NHPR Staff

Patient Zero

Apr 24, 2012

The greatest mysteries all have a shadowy figure at the center -- someone who sets things in motion and holds the key to how the rest of the story unfolds. In epidemiology, this central character is known as Patient Zero -- the case at the heart of an outbreak. This hour, Radiolab hunts for Patient Zeroes from all over the map, from the origins of a blues legend to the history of the high five, to a race to halt the spread of a deadly disease.

For more information, visit http://www.radiolab.org/.

Loops

Apr 24, 2012

So much of life is organized by cycles -- seasons, biological rhythms, even our ideas of consciousness. In this episode, Radiolab looks at some of the surprising ways that loops steer our lives, and asks what happens when we disturb them.

For information, visit http://www.radiolab.org/.

Games

Apr 24, 2012

A good game -- whether it's a pro football playoff, or a family showdown on the kitchen table -- can make you feel, at least for a little while, like your whole life hangs in the balance. This hour of Radiolab, Jad and Robert wonder why we get so invested in something so trivial. What is it about games that make them feel so pivotal?

For more information, visit http://www.radiolab.org/.

Talking to Machines

Apr 24, 2012

What can machines tell us about being human? This hour of Radiolab, Jad and Robert meet humans and robots who are trying to connect, and blur the line. We talk to the world's most advanced robot, meet a man who fell in love with a chatbot, and argue with the inventor of Furby over whether a toy can ever really be "alive."

For more information, visit http://www.radiolab.org/

Moth Radio Hour 605

Apr 24, 2012
Sarah Stacke

Saturday Night Live alum Rachel Dratch meets a debonair man at a cocktail party and dares to think he might be Mr. Right. Weary from many years as a performer in the legendary Blue Man Group, John Grady tells how a surprising audience member changed his perspective.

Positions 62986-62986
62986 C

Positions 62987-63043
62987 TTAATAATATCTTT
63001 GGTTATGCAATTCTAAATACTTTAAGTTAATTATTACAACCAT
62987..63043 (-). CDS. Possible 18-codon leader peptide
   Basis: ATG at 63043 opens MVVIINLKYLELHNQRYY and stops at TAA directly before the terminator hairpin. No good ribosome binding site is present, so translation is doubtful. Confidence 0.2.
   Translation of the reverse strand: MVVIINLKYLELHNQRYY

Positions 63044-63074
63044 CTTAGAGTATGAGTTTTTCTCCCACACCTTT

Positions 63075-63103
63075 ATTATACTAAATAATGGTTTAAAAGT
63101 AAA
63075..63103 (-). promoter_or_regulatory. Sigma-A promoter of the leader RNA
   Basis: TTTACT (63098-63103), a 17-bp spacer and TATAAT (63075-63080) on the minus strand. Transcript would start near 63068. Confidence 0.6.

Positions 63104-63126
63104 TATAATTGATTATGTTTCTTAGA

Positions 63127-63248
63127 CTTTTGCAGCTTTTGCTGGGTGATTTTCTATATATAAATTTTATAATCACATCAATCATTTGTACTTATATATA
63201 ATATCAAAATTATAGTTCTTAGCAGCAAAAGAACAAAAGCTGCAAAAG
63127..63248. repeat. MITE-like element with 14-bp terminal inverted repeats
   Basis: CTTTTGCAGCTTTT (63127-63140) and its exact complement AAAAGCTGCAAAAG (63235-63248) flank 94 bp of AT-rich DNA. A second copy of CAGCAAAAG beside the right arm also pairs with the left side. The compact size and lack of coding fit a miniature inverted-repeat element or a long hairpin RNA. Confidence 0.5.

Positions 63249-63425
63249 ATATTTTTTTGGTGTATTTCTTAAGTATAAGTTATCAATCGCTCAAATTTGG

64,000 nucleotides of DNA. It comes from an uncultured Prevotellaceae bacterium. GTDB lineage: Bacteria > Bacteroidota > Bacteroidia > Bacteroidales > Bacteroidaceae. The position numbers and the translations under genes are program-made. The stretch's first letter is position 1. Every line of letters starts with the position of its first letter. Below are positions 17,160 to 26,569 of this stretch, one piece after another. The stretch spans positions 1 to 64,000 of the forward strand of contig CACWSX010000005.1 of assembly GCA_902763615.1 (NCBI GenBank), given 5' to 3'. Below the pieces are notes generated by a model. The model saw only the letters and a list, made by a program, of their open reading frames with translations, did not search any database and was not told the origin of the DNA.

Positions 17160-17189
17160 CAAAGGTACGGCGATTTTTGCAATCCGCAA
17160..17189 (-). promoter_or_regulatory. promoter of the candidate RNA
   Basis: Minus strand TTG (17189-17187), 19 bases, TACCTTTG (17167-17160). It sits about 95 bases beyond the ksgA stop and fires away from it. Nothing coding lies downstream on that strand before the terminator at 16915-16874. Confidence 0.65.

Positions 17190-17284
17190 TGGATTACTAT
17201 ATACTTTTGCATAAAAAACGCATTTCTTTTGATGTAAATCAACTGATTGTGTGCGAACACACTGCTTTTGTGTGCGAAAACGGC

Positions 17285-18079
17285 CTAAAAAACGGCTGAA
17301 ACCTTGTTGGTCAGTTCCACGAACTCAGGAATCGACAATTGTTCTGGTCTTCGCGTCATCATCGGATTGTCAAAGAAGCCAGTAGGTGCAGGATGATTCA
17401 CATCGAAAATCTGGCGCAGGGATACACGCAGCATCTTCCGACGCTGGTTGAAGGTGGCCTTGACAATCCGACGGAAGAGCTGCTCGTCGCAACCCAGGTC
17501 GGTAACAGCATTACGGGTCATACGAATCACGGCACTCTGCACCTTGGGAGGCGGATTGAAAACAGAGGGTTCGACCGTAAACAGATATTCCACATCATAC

For more information, visit www.themoth.org/radio.

The Moth Radio Hour 604

Apr 24, 2012
Sarah Stacke

A boy's Bar Mitzvah becomes a family battle ground, three literary pilgrims search for the author Paul Bowles in Morocco, and a novelist decides that the only way to cure her writer's block is to block out the world. Hosted by George Dawes Green, founder of The Moth.

For more information, visit www.themoth.org/radio.

The Moth Radio Hour 603

Apr 24, 2012
Sarah Stacke

A family of amateur detectives crack a case; a librarian takes a dance class to spice things up; a father and son come to terms in Newark Airport; a grandson brings joy to a nursing home; and a woman releases her grief and lets her passion take over. Hosted by The Moth's Senior Producer, Jenifer Hixson.

For more information, visit http://www.nhimmigration.org/

The Moth Radio Hour 602

Apr 24, 2012
Jason Falchook

Laura Albert, better known as J.T. LeRoy, details her side of what became a major literary scandal; a case of credit card fraud sets an amateur sleuth on a crime-solving caper; and a young man is drafted into the Vietnam War and trained to be a killer, but during his third tour of duty finds that compassion still lives in his heart. Hosted by The Moth’s Producing Director, Sarah Austin Jenness.

For more information, visit www.themoth.org/radio.

Moth Radio Hour 601

Apr 24, 2012
Sarah Stacke

A special live edition of The Moth's collaboration with The World Science Festival. An astrophysicist discovers wild parallels in her research and romantic life; a surgeon details his involvement in one of the world's first-ever hand transplants; and a geneticist is called to testify in a murder case and lays the groundwork for DNA fingerprinting as forensic evidence. Hosted by Jay Allison.

For more information visit www.themoth.org/radio

Flkr Creative Commons / PSNH

A roundup of the top-ten most-read stories on nhpr.org and StateImpact - NH website.

Tune in to Radiolab's new season beginning May 4 at noon. The first episode, Talking to Machines examines what machines can tell us about being human. View all episodes here. For additional information, visit the Radiolab website.